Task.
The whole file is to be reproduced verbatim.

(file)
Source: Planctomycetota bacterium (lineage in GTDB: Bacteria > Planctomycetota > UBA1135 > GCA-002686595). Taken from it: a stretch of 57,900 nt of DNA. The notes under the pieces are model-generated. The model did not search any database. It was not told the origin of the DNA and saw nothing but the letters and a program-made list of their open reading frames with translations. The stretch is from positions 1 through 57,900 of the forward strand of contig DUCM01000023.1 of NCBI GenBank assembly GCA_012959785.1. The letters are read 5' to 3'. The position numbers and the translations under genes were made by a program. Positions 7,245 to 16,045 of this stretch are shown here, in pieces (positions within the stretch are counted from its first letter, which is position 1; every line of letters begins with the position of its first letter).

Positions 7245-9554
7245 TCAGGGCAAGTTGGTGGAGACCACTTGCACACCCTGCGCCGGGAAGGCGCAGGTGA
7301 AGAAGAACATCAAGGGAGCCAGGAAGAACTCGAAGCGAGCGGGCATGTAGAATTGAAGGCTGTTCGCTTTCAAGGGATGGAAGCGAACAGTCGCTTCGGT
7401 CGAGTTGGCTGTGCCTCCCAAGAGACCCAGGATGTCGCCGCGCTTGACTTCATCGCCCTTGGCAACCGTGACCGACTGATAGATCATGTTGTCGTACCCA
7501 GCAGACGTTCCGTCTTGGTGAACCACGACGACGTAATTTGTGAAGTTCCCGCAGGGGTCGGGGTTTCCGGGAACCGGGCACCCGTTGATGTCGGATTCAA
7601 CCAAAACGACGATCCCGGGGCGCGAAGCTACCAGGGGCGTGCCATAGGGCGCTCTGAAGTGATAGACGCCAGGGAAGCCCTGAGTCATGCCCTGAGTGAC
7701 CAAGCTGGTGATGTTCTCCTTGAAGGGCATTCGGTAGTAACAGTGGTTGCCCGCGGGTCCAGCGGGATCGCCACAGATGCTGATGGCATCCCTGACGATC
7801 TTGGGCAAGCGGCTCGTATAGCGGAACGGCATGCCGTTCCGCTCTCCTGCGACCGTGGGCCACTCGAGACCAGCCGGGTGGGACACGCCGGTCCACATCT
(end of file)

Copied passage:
Source: Planctomycetota bacterium (lineage in GTDB: Bacteria > Planctomycetota > UBA1135 > GCA-002686595). Taken from it: a stretch of 57,900 nt of DNA. The notes under the pieces are model-generated. The model did not search any database. It was not told the origin of the DNA and saw nothing but the letters and a program-made list of their open reading frames with translations. The stretch is from positions 1 through 57,900 of the forward strand of contig DUCM01000023.1 of NCBI GenBank assembly GCA_012959785.1. The letters are read 5' to 3'. The position numbers and the translations under genes were made by a program. Positions 7,245 to 16,045 of this stretch are shown here, in pieces (positions within the stretch are counted from its first letter, which is position 1; every line of letters begins with the position of its first letter).

Positions 7245-9554
7245 TCAGGGCAAGTTGGTGGAGACCACTTGCACACCCTGCGCCGGGAAGGCGCAGGTGA
7301 AGAAGAACATCAAGGGAGCCAGGAAGAACTCGAAGCGAGCGGGCATGTAGAATTGAAGGCTGTTCGCTTTCAAGGGATGGAAGCGAACAGTCGCTTCGGT
7401 CGAGTTGGCTGTGCCTCCCAAGAGACCCAGGATGTCGCCGCGCTTGACTTCATCGCCCTTGGCAACCGTGACCGACTGATAGATCATGTTGTCGTACCCA
7501 GCAGACGTTCCGTCTTGGTGAACCACGACGACGTAATTTGTGAAGTTCCCGCAGGGGTCGGGGTTTCCGGGAACCGGGCACCCGTTGATGTCGGATTCAA
7601 CCAAAACGACGATCCCGGGGCGCGAAGCTACCAGGGGCGTGCCATAGGGCGCTCTGAAGTGATAGACGCCAGGGAAGCCCTGAGTCATGCCCTGAGTGAC
7701 CAAGCTGGTGATGTTCTCCTTGAAGGGCATTCGGTAGTAACAGTGGTTGCCCGCGGGTCCAGCGGGATCGCCACAGATGCTGATGGCATCCCTGACGATC
7801 TTGGGCAAGCGGCTCGTATAGCGGAACGGCATGCCGTTCCGCTCTCCTGCGACCGTGGGCCACTCGAGACCAGCCGGGTGGGACACGCCGGTCCACATCT